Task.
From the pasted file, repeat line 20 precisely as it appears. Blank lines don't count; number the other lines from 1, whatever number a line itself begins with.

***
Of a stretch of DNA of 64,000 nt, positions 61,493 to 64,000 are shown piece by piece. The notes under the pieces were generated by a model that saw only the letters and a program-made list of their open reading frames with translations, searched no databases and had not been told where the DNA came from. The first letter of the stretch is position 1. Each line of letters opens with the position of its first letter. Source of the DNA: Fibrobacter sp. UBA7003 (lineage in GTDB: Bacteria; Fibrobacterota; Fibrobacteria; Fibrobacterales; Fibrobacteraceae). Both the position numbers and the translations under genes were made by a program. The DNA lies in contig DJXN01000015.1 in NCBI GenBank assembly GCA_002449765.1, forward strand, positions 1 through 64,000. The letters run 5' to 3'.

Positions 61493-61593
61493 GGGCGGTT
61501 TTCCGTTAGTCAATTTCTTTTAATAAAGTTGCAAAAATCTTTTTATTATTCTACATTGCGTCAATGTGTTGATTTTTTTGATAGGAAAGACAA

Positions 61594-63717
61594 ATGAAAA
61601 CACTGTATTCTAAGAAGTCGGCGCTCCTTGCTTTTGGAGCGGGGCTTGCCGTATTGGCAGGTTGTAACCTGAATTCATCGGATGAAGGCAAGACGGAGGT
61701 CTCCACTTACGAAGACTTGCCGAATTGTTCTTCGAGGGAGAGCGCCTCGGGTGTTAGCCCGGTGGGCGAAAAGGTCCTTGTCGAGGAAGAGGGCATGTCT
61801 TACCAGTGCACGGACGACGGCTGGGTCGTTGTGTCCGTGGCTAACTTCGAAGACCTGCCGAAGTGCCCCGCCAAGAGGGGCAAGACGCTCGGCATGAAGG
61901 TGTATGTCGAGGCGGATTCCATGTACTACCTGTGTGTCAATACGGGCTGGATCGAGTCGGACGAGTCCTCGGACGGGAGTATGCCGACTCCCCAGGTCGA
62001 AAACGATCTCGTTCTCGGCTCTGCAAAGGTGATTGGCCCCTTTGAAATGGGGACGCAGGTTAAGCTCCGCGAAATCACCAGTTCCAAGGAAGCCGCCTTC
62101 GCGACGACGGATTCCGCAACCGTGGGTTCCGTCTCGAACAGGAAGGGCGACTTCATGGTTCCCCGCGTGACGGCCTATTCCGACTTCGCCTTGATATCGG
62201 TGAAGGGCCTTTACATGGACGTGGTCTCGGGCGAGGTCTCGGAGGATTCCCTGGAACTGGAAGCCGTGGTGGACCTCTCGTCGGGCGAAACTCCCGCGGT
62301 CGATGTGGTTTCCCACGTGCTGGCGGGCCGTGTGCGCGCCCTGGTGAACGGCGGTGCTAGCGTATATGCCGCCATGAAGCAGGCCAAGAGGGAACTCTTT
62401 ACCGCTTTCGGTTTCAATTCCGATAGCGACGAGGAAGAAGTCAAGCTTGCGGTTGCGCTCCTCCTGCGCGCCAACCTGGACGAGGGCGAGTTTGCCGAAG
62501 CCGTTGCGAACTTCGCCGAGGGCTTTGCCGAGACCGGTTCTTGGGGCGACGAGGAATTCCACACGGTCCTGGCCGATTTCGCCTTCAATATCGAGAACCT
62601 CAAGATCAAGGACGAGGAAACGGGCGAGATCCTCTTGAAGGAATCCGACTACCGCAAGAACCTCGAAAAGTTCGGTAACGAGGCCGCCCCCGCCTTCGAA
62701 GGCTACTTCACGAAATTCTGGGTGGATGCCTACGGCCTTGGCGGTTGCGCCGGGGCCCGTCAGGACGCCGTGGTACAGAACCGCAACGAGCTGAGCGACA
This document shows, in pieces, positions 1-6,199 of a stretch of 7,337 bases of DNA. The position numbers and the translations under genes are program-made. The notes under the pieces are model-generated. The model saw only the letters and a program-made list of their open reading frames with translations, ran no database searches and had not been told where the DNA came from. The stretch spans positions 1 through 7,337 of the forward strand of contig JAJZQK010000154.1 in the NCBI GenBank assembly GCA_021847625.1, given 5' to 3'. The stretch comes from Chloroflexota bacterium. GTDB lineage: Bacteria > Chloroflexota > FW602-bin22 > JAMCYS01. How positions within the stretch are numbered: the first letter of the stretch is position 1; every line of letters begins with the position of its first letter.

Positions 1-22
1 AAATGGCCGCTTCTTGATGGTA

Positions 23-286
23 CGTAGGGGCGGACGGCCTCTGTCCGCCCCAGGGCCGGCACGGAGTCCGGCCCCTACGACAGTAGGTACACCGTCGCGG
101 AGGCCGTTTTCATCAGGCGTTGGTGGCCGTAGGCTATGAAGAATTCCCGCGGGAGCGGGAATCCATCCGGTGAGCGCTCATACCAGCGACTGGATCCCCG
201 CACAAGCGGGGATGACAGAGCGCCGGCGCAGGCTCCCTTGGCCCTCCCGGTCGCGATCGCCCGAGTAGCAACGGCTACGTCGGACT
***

Positions 1-22